Sonia: another thought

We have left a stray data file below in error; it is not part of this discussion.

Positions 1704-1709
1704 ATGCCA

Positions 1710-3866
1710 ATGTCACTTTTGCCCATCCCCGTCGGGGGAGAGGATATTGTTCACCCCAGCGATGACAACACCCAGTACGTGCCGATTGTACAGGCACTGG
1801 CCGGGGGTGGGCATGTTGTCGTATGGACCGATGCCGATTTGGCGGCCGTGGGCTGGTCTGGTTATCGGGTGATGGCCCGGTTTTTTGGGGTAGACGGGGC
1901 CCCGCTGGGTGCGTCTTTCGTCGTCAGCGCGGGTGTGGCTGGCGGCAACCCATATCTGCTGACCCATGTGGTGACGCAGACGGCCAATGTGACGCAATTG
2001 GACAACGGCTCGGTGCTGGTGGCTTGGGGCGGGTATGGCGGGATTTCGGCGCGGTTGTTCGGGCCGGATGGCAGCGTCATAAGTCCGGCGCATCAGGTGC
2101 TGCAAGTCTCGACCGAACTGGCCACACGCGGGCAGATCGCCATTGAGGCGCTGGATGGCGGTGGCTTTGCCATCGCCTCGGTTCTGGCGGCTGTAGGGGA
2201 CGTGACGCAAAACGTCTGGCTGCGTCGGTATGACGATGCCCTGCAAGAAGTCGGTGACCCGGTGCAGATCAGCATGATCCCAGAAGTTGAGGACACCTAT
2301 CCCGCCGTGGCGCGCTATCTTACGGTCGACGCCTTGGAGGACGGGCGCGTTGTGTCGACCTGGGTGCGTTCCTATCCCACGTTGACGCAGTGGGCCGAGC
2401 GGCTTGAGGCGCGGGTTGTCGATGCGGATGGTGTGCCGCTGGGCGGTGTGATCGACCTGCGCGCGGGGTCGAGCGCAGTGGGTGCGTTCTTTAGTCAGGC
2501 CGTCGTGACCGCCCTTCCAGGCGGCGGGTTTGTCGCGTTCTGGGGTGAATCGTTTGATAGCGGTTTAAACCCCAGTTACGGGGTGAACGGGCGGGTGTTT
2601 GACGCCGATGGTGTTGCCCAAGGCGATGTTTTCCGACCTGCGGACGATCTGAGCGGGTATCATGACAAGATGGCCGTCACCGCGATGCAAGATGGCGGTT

William Burnham’s article, ‘The Legal Context and Contributions of Dostoevsky’s Crime and Punishment,’ Michigan Law Review, 100.6 (2002), 1227-1248, suggests another dimension to Sonia’s role as a registered prostitute. Burnham states that while confession and eye-witness testimony were considered the most reliable forms of proof in Russia at the time, ‘the law disqualified several classes of people from serving as witnesses’ (p. 1234), including not only all sorts of criminals, but also, for example, people who were deaf and dumb, and foreigners who were only staying in Russia for a short time. The status of prostitutes under this law seems to be a little uncertain (p. 1237 n.), but it does seem to be clear that even if Sonia was competent to testify, she would not have been considered a reliable witness. This, I think, puts a rather different complexion on Raskolnikov’s decision to confess to her — a decision he seems to make before he has even committed the murders. It’s as though he designs it as a consequence-free act, a means of unburdening his conscience without any legal implications, which makes him look far more calculating than I am accustomed to assuming. Dostoevsky’s narrative makes it very easy for us to sympathize with Raskolnikov, but moments like this make you realize what a disturbing process that is.

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